A BLIND man hit in the back with a 50,000-volt Taser by a police officer who mistook his white stick for a samurai sword fears it could trigger a fatal stroke.

Colin Farmer, 61, who has suffered two strokes in recent years, was walking with the aid of the stick to meet friends when the taser weapon was fired.

Mr Farmer said he was so traumatised by the events he feared another stroke and ‘this one would kill me’.

He is now calling for the officer to be immediately suspended and disciplined.

Lancashire police said it had launched an urgent investigation into ‘what lessons can be learned’ and the matter had also been referred to the Independent Police Complaints Commission.

Chief Superintendent Stuart Williams, the officer’s commander, has apologised to Mr Farmer and said he ‘deeply regretted what has happened’.

Mr Farmer said after being hit by the taser he was violently manhandled on the floor and handcuffed by the officer.

He said the incident left him bruised and distressed and damaged a bracelet which was a family heirloom his father wore during the war.

Officers had been dispatched following reports of a man armed with a samurai sword was roaming around Chorley town centre, where Mr Farmer had been on his way to his local pub.

Mr Farmer, a former company director who is registered as blind, said he thought he was being attacked by hooligans during the ‘terrifying’ incident, close to his Royle Road home.

He said: “I’m not in the best of health. If I have another stroke in the next few months then I firmly believe this will be a case of manslaughter.

“I wasn’t even aware the police were there. I heard a man shouting but it wasn’t clear, I thought he was shouting at someone else.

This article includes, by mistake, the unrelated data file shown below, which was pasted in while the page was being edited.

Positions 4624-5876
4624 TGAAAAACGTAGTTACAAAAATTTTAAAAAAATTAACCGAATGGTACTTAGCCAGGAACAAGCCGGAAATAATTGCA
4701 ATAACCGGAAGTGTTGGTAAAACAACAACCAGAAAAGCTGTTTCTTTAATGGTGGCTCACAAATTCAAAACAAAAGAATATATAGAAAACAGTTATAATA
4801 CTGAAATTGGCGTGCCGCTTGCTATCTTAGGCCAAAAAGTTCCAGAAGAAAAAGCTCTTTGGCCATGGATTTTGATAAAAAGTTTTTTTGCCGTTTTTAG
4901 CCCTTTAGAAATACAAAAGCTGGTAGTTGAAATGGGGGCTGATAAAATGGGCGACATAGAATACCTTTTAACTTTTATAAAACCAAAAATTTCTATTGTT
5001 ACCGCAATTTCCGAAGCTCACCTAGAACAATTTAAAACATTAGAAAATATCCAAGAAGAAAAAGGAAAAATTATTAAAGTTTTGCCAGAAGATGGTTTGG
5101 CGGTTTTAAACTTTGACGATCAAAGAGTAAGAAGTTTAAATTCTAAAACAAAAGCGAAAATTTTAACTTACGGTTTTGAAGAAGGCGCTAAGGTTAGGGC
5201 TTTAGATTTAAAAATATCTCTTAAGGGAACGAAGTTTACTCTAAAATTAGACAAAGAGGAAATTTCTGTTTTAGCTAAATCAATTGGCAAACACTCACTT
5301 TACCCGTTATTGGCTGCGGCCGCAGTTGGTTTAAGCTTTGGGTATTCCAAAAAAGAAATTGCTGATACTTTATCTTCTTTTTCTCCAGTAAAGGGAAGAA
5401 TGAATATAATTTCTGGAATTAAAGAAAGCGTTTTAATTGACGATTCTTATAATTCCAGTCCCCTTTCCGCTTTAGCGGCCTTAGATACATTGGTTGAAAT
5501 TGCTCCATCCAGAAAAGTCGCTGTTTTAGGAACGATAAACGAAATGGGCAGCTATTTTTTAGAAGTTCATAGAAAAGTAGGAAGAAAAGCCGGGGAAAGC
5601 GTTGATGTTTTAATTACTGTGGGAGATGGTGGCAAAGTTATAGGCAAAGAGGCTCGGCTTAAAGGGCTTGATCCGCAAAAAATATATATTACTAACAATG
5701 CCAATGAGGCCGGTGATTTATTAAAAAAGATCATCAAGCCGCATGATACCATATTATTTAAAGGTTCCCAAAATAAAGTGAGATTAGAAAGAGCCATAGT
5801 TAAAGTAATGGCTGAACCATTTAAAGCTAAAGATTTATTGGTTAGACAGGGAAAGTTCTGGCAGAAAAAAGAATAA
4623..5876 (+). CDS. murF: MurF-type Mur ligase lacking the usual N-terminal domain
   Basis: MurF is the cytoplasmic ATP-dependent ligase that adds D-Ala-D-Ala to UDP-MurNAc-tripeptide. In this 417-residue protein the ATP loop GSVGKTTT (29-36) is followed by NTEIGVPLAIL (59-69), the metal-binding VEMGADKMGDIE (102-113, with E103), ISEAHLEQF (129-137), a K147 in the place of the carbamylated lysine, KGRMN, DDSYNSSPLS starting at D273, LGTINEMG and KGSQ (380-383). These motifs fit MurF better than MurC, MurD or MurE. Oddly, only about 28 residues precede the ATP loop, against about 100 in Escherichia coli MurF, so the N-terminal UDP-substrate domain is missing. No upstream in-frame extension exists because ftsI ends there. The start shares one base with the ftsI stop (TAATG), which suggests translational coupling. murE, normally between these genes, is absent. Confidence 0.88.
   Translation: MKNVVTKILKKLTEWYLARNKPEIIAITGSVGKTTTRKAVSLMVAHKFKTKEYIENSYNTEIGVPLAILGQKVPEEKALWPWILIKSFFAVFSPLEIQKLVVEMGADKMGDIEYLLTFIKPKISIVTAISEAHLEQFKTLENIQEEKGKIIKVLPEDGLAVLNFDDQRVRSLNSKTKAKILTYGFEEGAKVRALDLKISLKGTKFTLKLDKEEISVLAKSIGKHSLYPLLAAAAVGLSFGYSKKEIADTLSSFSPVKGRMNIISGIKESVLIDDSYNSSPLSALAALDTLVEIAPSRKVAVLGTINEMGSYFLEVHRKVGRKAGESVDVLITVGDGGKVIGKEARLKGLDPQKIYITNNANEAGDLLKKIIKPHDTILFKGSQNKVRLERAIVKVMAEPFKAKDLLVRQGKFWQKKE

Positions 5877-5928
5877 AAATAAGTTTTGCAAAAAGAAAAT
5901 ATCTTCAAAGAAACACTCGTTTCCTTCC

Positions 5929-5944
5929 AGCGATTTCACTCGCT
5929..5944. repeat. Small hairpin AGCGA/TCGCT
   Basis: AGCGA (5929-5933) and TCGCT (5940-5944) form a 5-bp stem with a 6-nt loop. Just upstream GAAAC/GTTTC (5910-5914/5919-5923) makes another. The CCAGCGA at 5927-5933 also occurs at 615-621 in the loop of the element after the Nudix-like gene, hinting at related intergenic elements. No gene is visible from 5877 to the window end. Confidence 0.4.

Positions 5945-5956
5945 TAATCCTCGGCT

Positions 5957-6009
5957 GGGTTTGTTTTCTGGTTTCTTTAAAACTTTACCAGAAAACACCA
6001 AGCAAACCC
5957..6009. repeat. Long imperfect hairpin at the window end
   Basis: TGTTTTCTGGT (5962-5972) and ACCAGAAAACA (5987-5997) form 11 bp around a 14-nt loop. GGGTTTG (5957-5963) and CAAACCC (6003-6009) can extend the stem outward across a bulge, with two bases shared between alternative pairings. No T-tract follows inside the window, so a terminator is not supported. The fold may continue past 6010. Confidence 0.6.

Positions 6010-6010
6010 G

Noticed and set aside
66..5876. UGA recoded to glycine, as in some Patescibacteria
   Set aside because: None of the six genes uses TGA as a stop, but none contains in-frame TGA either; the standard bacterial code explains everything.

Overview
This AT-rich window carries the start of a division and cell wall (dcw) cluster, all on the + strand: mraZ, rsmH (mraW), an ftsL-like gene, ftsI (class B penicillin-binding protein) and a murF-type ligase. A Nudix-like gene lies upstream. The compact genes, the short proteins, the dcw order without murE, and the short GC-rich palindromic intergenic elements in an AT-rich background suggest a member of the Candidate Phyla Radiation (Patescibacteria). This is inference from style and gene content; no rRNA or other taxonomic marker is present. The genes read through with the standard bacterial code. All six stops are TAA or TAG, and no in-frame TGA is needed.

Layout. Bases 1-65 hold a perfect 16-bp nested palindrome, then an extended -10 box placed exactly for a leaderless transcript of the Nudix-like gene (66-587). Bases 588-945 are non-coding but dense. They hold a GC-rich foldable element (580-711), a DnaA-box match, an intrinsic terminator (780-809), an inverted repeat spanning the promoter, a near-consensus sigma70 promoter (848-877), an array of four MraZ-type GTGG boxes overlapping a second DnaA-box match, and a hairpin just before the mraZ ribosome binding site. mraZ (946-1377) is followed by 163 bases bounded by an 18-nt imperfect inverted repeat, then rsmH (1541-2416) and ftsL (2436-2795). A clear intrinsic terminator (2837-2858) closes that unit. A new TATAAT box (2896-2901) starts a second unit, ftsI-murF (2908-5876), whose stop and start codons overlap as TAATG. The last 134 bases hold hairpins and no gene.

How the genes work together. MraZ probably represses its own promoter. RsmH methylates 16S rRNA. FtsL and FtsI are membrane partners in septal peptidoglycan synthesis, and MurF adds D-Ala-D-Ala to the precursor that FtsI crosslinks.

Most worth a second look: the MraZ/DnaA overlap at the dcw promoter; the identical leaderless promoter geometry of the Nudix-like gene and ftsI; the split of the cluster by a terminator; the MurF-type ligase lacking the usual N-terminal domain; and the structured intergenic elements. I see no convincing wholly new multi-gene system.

“I certainly didn’t know it was the police. I felt a thump in my back and I fell to the ground, hitting my head. When I saw the policeman I just kept saying, ‘I’m blind, I’m blind’.

“He knelt on me and dragged my arms behind me. The handcuffs were so tight I’ve still got bruises.”

Ch Supt Williams, who is responsible for policing in Chorley, said: “We have clearly put this man through a traumatic experience and we are extremely sorry.

“On Friday evening we received a number of reports that a man was walking through Chorley armed with a samurai sword.

“A description of the offender was circulated to officers and patrols were sent to look for the man.

“One of the officers who arrived believed he had located the offender. Despite asking the man to stop, he failed to do so and the officer discharged his taser.

“It then became apparent that this man was not the person we were looking for and officers attended to him straight away.”

George Farmer, 18, is the youngest of Mr Farmer’s five sons and lives with him.

He said: “All our family are angry and bewildered that this could happen. To deploy the taser was an inexcusable mistake but to then subject him to being manhandled, heavily restrained and cuffed behind his back is brutal beyond belief.

“Surely he should have seen the white stick and realised this was a vulnerable man.”

Mr Farmer and his family are now considering launching legal action.

He said at the very least the officer involved should have been immediately suspended from duties.

“There’s simply no excuse for such force to be used on me,” he said.

Lancashire Telegraph medical expert Dr Tom Smith said that the taser strike itself would not leave any physical effects, but problems could arise from the trauma of the whole incident.

He said: “If the victim in this case cannot put the events behind them it could certainly lead to stress, which in turn raises the blood pressure and increases the chance of another stroke.”

The IPCC yesterday said it had “decided to conduct an independent investigation into the incident”.

Malcolm Doherty, former Chairman of Lancashire Police Authority, said he thought the force’s current policy for taser gun use should stay as it is.

He said: “Taser guns are only deployed in a situation where officers feel they would be faced with a gun.

“I do not think officers should be routinely be armed with tasers or even firearms for that matter. Only fully trained firearms officers can operate taser guns. These same officers and those trained to use fire arms.

“In whatever we do there is always an element of human error in things and this cannot be taken away. Unfortunately, in this instance it looks like that is what has happened.”

The Police Federation have recently advocated the tripling of the number of tasers in the hands of police to 36,000 which they say would help keep officers safe.

A man carrying a samurai sword was later arrested on suspicion of being drunk and disorderly.